“A theme that unexpectedly came to dominate Rubik is science fiction’s – particularly science fiction cin

ema’s – obsession with realness and authenticity: who gets to count as a real human; what gets to count as a real relationship; is this memory real; is this world real.”

 

Perth isn’t a common city that writers set their stories in; however, your narratives are set in a modern, ‘techno-saturated’ Perth. Was it a conscious decision to set Rubik here?

Perth is the only place I’ve lived in and have any kind of deep familiarity with, so a lot of my fiction tends to be set in Perth by default. However, I do like the thrill of recognising Perth locations and Perth-specific minutiae in other people’s fiction – K.A. Bedford’s Time Machines Repaired While-U-Wait, for instance, and more recently Laurie Steed’s You Belong Here – and so it feels nice to hopefully give other Perth readers that same thrill with my own work. For Rubik specifically, I thought Perth would be a perfect ‘small world’–type setting – this is a city where there are only a few degrees of separation between one person and the next.

 

The internet plays an important role in Rubik; how much of this was influenced by your upbringing, if it was at all?

Everyone has their own idiosyncratic, unique relationship with the internet, and Rubik definitely captures my very particular relationship – consequently, I suspect that there are as many readers who find the technological references in Rubik alienating as there are readers who find them outdated and un-hip. I used to spend tedious school holidays hanging around my dad’s law firm, so I quickly became computer- and internet-literate from a young age; however, I’ve been very slow on the uptake in other ways – I didn’t own a smartphone for the whole time I was writing Rubik. It’s my hope that the mix of characters in Rubik – and their own mixed, lopsided engagements with technology and the internet – embodies this idea: the internet you know is different from the internet I know, different again from what someone else my age knows, different again from what our parents know, and that’s all okay – you’re not falling behind or missing out if you don’t ‘get’ technology in the same way as the people around you.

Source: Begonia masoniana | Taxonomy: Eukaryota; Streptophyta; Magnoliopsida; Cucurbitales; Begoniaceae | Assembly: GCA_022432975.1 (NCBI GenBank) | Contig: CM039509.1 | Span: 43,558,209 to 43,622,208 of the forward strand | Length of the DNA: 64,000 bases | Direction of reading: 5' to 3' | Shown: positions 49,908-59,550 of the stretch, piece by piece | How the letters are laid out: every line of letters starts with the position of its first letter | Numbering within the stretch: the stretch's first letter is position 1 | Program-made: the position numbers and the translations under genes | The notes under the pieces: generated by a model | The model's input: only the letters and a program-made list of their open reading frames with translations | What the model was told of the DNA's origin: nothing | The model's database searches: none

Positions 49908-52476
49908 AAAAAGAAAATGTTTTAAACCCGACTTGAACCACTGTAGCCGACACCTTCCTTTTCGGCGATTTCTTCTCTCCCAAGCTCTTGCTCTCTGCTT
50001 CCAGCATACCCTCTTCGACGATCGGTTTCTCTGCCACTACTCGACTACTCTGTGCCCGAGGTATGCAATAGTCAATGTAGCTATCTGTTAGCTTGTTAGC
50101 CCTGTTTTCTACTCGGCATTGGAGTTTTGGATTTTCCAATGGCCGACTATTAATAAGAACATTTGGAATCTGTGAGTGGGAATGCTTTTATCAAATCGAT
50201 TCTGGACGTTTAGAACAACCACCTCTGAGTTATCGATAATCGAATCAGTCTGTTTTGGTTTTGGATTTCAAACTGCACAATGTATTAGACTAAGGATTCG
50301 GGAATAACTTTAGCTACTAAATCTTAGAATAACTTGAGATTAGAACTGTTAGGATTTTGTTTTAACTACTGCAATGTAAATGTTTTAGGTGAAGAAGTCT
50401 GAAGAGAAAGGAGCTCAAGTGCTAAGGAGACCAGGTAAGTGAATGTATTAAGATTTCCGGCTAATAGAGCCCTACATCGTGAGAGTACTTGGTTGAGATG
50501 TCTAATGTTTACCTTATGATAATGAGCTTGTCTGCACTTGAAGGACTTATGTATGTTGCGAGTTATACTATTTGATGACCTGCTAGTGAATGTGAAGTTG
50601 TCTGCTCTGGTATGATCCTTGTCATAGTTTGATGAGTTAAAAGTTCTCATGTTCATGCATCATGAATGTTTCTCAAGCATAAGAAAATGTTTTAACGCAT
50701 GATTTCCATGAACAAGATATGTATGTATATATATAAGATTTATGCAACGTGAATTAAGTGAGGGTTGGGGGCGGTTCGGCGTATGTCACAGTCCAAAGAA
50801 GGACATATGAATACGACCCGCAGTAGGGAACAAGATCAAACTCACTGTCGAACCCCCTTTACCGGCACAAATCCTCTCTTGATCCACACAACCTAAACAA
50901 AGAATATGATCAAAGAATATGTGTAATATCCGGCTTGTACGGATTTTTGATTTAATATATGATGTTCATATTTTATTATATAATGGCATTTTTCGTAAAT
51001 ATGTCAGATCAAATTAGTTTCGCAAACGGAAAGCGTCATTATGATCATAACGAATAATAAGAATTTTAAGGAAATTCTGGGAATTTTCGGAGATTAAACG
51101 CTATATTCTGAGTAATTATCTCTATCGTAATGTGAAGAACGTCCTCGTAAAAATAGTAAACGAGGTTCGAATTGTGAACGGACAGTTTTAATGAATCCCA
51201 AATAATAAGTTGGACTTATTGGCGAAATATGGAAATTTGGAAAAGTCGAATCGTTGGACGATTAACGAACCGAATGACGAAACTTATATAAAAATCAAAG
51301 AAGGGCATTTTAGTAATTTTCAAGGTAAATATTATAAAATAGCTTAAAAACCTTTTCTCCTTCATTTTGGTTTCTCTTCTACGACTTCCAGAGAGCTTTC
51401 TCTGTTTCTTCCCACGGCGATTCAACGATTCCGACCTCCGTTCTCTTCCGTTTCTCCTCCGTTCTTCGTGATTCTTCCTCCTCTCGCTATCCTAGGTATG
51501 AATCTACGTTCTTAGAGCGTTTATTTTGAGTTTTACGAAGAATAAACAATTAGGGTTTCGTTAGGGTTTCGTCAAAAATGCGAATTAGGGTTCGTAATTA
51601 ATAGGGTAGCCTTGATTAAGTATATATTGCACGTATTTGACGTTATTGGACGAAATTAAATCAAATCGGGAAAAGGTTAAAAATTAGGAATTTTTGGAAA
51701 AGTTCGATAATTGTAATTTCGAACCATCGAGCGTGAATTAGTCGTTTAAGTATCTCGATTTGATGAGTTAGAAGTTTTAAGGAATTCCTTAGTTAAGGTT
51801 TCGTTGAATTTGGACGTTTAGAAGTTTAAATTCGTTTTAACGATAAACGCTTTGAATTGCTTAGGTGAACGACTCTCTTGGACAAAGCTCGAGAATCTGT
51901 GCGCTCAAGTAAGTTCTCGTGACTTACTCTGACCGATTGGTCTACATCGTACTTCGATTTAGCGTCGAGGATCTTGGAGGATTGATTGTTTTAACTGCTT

You have been published in a plethora of publications, including The Best Australian Short Stories, The Lifted Brow, and Westerly. Are there any tips you live by to get you through the submissions process?

Make sure you familiarise yourself with the publication before submitting your work. This can be tricky – it’s not viable to subscribe to every single literary journal – however, a lot of literary journals have free-to-access content on their website that you can browse, and also, if you’re a university student, you can check your library’s journal databases for back issues. It can be overwhelming, but I think it’s part of good literary citizenship to be aware of what’s being published around you and engage as much as possible with what your contemporaries are writing, instead of being in the game just for yourself. The more you read, the more it will become evident where your work fits and whether your work is up to scratch.


Elizabeth Tan’s work has recently appeared in Stories of Perth, Overland, Lenny Letter, Catapult, Mascara Literary Review, The Lifted Brow, and Westerly. 

Elizabeth will be on the panel: ‘Why Perspective Matters‘ with Roanna Gonsalves at the Festival. Find more info here